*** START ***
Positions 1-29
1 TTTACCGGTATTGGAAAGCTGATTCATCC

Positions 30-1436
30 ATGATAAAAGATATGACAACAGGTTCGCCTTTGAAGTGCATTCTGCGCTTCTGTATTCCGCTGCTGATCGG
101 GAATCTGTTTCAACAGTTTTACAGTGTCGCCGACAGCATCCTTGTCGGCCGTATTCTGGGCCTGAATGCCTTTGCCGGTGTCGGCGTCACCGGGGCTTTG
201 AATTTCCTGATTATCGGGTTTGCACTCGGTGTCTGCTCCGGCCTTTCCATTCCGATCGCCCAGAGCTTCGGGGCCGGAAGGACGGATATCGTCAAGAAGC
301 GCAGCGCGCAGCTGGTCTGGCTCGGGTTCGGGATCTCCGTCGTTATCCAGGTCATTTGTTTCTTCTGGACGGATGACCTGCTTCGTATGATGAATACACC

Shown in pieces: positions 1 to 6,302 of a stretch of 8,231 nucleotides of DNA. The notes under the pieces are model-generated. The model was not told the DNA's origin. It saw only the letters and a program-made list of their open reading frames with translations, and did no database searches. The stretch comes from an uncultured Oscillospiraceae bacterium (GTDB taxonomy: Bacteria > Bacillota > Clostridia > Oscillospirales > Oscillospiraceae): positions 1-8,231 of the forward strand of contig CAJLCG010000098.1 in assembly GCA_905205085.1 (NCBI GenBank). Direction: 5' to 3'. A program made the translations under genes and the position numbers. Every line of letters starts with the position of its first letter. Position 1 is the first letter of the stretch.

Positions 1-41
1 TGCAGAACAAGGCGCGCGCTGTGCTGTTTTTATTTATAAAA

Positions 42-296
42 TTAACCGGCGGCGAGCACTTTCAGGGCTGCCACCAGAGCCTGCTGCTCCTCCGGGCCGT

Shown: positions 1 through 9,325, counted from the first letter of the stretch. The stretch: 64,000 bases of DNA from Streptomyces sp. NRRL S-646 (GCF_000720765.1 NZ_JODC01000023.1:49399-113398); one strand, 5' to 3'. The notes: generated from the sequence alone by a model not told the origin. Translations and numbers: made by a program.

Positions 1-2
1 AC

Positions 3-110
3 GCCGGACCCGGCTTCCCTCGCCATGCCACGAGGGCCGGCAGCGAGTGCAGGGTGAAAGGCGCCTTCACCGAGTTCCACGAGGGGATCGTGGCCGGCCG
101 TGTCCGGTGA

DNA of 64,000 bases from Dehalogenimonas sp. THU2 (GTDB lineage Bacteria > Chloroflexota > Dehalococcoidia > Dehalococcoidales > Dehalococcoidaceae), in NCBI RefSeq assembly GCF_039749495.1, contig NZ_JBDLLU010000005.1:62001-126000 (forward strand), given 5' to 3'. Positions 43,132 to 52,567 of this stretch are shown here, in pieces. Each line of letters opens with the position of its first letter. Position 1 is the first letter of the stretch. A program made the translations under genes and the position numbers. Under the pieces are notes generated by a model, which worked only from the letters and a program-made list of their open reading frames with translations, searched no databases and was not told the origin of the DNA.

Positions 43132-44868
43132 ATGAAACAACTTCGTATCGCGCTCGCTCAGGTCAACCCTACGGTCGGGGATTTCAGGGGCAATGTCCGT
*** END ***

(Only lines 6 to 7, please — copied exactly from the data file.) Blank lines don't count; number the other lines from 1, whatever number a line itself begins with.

201 AATTTCCTGATTATCGGGTTTGCACTCGGTGTCTGCTCCGGCCTTTCCATTCCGATCGCCCAGAGCTTCGGGGCCGGAAGGACGGATATCGTCAAGAAGC
301 GCAGCGCGCAGCTGGTCTGGCTCGGGTTCGGGATCTCCGTCGTTATCCAGGTCATTTGTTTCTTCTGGACGGATGACCTGCTTCGTATGATGAATACACC